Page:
It must be tough dealing with riders looking for every advantage, and there were a few issues with rules and their understanding this year?
Yes, we have some rule changes in mind for 2014, the format and the fundamentals will remain the same but we are going to tidy up as many rules as we can, based on what we experienced. We tried to see what would work best this year and we shall try some other stuff next year too, we have some tweaks that we are going to apply. Things like the start order and small changes to the liaisons, small details that we think will make a big difference to the riders. But we are not going to become a rule orientated body, that’s not our plan, we just want to make it extremely easy to understand.
With all the events selling out, sometimes in days, how have you found rider support for the series?
It has been great, really good, a lot of good comments! Of course the professionals get paid to be there but the amazing thing is the amount of non professional riders who have participated, they kept on coming up to me saying ‘just amazing’, those guys are who we do it for!
Will you be offering any complete series entries to simplify registration?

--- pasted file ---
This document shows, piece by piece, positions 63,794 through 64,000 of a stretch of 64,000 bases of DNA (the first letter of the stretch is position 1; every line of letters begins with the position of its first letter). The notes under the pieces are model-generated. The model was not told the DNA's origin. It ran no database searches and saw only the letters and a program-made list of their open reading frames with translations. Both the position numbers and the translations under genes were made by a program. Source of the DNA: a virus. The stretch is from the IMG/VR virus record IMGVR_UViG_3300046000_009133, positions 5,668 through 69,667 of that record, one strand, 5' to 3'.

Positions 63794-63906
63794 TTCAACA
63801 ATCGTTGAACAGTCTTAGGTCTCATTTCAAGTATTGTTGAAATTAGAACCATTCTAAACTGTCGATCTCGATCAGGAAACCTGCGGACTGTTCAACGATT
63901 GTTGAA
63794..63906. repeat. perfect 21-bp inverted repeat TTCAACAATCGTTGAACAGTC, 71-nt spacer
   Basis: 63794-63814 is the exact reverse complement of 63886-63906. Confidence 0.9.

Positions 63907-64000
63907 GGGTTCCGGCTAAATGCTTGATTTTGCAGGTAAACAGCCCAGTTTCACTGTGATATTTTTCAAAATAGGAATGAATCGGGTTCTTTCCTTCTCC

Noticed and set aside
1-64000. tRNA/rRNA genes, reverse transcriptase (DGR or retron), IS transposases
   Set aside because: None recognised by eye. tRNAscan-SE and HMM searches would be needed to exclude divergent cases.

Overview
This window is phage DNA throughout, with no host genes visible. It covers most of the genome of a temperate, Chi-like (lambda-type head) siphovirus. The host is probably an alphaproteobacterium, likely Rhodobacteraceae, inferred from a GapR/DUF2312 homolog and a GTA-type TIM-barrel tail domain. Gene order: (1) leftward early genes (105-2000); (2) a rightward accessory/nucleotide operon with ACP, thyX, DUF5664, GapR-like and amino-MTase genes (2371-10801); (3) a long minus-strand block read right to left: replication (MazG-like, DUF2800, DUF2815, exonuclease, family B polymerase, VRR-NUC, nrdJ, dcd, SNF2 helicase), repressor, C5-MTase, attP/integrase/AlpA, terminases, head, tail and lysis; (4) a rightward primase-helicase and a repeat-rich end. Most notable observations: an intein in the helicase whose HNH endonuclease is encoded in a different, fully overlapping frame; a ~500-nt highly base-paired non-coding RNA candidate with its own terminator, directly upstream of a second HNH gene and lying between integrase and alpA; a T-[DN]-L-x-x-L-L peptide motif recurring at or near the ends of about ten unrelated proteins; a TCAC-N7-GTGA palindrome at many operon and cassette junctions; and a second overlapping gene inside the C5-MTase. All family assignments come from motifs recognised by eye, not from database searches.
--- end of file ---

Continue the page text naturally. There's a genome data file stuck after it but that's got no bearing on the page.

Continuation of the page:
Hmmm yes, but only for teams at the moment and perhaps the top 100, but that is something we will look at in the longer term!
Will you be carrying the rankings over to 2014?
Yes for the first round, this year we had to manually rank riders as there was no foundation to work from, but next year we can seed the riders into the first round a lot more effectively.
OK, for the last question..
No, don’t ask the wheel size question, please, just one interview without talking about wheel size!
Ha, OK, perhaps for a different take on it, how much do you think that enduro is industry led, for example the big push seems to be going in the direction of lighter bikes and bigger wheels. Do you think that will have an effect on shaping course design or should enduro always be based primarily on the terrain?
Enduro could not exist without industry development, there are stages that we rode this year that you could not ride 10 years ago without a downhill bike, and you certainly could not have climbed to the top. So I guess we already are led by bike design. It’s kind of symbiotic, wheel size and bike design will reflect course design and course design will reflect the capabilities of the bike.
Fair point, so where do you see enduro bikes of the future going?
I think we will see bikes that are a lot more efficient, we are still seeing a lot of folk on small downhill bikes! I think that bikes will become easier to adjust on the fly, like Jeromes grip shift adaptation, bikes will become more efficient, possibly lighter but more of an all round package. At the moment you have fast efficient bikes, and fast stable bikes, I think we will start to see those crossing over more!
Nice one Chris, best of luck for your first round in 2014!
Interview: Trev Worsey